2017 Annual Retreat
The speaker for the annual CPB retreat will be Dr. Benjamin Cravatt of the Scripps Institute. Dr. Cravatt's laboratory specializes in global analysis of enzyme function with the stated purpose of identifying therapeutic targets in human disease. The Cravatt Lab has been on the cutting edge of both technology development and basic science discovery of the enzymatic regulation of chemical signaling. Please reserve Wednesday, May 24th, on your calendars for this event. This year we will be on the Vanderbilt Campus in the Student Life Center.
If you would like to be involved with the retreat planning please contact Kevin Jagessar at email@example.com.
Upcoming Thesis Defenses
Awards, Defenses, Honors, and Other Good Things
Joe Alvin defended his thesis "Structural and func5onal studies of large clostridial toxin
glucosyltransferase domains", June 22, 2017. Congratulations Dr. Alvin!
Michela Fooska presented her MS thesis "Op8miza8on of BCL::Fold for Protein Folding de novo and
with Cryo-EM Restraints", June, 23, 2017. Congratulations Michela!
Chrystal Starbird-defended her thesis "Structural insights into the role of assembly factors in the assembly, function and flavinylation of Complex II", July 17, 2017. Congratulations Dr. Starbird!
Jennifer Watchmaker defended her thesis "Intracranial Hemodynamic Compensation Mechanisms in Patients with Cerebrovascular Disease", July 26, 2017. Congratulations Dr. Watchmaker
2016 Annual Retreat
The CPB program's retreat will occur on June 8th this year. The purposes of the retreat are to afford the program’s students and faculty the opportunity to appreciate the breadth of research that is being conducted in the CPB Program; for students to gain experience in presenting scientific work in a scientifically critical but personally supportive setting; and to foster a sense of community within the program. It is our major program-wide event, and attendance is required of all students. The academic program includes poster and oral presentations from each student and a keynote presentation whose research represents one of the four programmatic tracks.
This year, the keynote presentation rotates to the Structural Biology track, and we are happy to announce that Professor Roger Craig of UMass Medical School in Worcester MA will be our keynote speaker.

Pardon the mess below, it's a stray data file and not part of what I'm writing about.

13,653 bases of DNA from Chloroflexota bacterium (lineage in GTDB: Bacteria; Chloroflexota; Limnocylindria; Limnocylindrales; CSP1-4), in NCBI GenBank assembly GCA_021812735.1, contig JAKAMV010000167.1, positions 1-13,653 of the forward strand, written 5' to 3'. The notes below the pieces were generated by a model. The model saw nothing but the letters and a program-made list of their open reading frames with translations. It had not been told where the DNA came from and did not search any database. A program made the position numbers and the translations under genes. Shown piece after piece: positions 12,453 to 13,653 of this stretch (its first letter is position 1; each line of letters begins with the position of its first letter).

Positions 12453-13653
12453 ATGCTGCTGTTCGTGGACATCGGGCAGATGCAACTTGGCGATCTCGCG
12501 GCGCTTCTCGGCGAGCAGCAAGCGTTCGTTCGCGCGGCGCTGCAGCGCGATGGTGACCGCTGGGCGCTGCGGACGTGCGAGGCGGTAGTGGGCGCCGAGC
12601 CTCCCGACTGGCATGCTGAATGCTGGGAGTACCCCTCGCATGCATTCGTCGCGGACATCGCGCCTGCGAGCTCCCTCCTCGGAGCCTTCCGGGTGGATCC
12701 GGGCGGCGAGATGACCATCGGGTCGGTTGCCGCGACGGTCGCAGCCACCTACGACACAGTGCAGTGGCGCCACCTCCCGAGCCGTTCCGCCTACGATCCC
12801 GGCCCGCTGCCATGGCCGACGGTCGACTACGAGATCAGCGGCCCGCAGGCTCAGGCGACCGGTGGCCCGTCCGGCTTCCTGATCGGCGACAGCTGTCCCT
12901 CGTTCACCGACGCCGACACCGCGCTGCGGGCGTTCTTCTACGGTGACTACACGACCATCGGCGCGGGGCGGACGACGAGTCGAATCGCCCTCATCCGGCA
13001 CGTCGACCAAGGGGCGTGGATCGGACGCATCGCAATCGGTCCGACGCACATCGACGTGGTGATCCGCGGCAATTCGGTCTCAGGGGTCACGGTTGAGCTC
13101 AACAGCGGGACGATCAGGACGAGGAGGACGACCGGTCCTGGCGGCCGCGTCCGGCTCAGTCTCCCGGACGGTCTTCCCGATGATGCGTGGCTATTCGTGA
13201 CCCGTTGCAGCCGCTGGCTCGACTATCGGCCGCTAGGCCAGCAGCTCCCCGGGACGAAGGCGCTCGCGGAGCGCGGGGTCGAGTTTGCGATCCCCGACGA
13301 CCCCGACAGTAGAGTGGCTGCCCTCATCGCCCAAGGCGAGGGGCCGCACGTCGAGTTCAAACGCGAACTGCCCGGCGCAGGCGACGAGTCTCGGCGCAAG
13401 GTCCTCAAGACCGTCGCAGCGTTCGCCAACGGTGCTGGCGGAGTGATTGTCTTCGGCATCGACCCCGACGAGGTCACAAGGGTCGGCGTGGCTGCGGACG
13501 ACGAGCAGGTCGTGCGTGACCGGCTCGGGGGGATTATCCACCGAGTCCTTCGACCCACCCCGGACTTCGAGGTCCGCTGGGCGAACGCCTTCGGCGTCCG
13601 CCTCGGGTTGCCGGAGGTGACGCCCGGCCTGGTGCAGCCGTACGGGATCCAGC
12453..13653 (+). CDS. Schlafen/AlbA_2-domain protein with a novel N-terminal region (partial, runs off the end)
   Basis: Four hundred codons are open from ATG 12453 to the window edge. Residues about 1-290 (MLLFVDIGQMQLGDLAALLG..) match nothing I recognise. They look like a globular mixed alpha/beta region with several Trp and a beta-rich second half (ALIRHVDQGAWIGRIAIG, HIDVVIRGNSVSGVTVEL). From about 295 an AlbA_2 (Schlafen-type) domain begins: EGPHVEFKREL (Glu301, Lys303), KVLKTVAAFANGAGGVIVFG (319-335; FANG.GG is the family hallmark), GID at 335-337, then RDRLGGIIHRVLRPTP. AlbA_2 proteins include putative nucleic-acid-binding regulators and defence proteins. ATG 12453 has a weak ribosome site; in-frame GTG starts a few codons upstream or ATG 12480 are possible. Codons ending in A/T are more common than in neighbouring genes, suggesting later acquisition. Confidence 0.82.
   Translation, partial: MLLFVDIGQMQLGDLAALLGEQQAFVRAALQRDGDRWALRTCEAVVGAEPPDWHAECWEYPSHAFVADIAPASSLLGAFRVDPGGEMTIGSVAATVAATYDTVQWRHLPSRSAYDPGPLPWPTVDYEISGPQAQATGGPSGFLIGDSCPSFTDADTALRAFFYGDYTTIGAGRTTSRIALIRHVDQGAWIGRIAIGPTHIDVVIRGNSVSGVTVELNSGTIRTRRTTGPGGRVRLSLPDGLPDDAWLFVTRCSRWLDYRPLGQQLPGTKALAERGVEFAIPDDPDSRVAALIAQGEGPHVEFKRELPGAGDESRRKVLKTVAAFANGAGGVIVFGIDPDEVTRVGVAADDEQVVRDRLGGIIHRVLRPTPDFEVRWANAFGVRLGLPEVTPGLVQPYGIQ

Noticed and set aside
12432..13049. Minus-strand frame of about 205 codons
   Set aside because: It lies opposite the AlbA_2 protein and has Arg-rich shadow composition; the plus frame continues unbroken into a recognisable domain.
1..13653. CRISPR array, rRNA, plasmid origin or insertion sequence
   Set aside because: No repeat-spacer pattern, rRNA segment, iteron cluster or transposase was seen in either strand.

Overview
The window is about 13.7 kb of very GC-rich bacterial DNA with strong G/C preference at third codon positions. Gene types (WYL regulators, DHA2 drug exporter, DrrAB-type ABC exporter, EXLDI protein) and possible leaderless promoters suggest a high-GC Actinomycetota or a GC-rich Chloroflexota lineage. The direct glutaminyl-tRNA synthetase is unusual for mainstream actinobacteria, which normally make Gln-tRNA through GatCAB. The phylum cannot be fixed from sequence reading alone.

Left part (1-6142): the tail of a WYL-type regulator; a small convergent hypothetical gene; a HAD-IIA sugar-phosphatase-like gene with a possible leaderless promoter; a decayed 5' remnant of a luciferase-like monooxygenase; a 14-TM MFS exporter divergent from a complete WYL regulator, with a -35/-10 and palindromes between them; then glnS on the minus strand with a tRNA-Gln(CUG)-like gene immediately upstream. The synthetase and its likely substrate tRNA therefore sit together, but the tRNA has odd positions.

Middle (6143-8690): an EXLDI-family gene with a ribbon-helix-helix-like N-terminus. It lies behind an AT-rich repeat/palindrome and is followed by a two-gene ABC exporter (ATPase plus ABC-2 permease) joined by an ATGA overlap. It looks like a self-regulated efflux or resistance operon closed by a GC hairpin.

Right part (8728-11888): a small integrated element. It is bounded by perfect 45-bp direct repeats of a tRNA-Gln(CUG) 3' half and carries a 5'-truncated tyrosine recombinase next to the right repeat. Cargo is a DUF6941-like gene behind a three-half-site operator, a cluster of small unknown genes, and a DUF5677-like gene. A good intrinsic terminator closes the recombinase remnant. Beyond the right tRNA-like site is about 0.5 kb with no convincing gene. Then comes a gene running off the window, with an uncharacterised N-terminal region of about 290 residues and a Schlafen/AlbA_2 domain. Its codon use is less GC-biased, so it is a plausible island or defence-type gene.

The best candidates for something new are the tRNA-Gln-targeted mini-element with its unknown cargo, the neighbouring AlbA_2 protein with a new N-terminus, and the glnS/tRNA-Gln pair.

Dr. Craig has had a long and distinguished career investigating the structural biology and biophysics of muscle proteins, and we will surely enjoy both his scientific presentation and hearing his advice to students.
Look here for a summary of previous retreats.
David Earl co-authored a paper titled, "Fluorescent Probes of the Apoptolidins and their Utility in Cellular Localization Studies" in Angewandte Chemie, International Edition.
Patrick Gentry first-authored a paper in ChemMedChem titled, "Discovery, Synthesis and Characterization of a Highly Muscarinic Acetylcholine Receptor (mAChR)-Selective M5-Orthosteric Antagonist, VU0488130 (ML381): A Novel Molecular Probe"
Patrick Gentry was also the first author of a paper titled, "Development of a Highly Potent, Novel M5 Positive Allosteric Modulator (PAM) Demonstrating CNS Exposure: 1-((1H-Indazol-5-yl)sulfoneyl)-N-ethyl-N-(2-(trifluoromethyl)benzyl)piperidine-4-carboxamide (ML380." His work was published in the Journal of Medicinal Chemistry.
Patrick Gentry was also a co-author of "Discovery of (S)-2-Cyclopentyl-N-((1-isopropylpyrrolidin2-yl)-9-methyl-1-oxo-2,9-dihydro-1H-pyrrido[3,4-b]indole-4-carboxamide (VU0453379): A Novel, CNS Penetrant Glucagon-Like Peptide 1 Receptor (GLP-1R) Positive Allosteric Modulator (PAM)" and was published in the Journal of Medicinal Chemistry.
Nicole Chumbler is a co-author of, "Identification of a crucial residue required for Staphylococcus aureus LukAB cytotoxicity and receptor recognition," published in Infection and Immunity.
Sam DeLuca co-authored a paper in the Journal of Structural Biology titled, "In silico analysis and experimental verification of OSR1 kinase – Peptide interaction."
Sam DeLuca was also a co-author of "Computational design of protein-small molecule interfaces," published in the Journal of Structural Biology.
Troy Hutchens co-authored, "Intrinsic islet heterogeneity and gap junction coupling determine spatiotemporal Ca2+ wave dynamics." The paper was published in the Biophysical Journal.
Stephanie DeLuca co-authored, "Integrating solid-state NMR and computational modeling to investigate the structure and dynamics of membrane-associated ghrelin." The paper was published in PLoS One.
Peter Frick was the first author and Bishal Paudel was a co-author of, "Quantifying heterogeneity and dynamics of clonal fitness in response to perturbation." The paper was published in the Journal of Cell Physiology.
Pooja Gaur was the first author of, "Accelerated MRI thermometry by direct estimation of temperature from undersampled k-space data." Her work was published in Magnetic Resonance in Medicine.
Aliya Gifford was the first author of, "Human brown adipose tissue depots automatically segmented by positron emission tomography/computed tomography and registered magnetic resonance images," published in the Journal of Visualized Experiments.
Jennifer Watchmaker was a co-author of, "[18F]-FLT PET to predict early response to neoadjuvant therapy in KRAS wild-type rectal cancer: a pilot study." The study was recently accepted for publication in the Annals of Nuclear Medicine.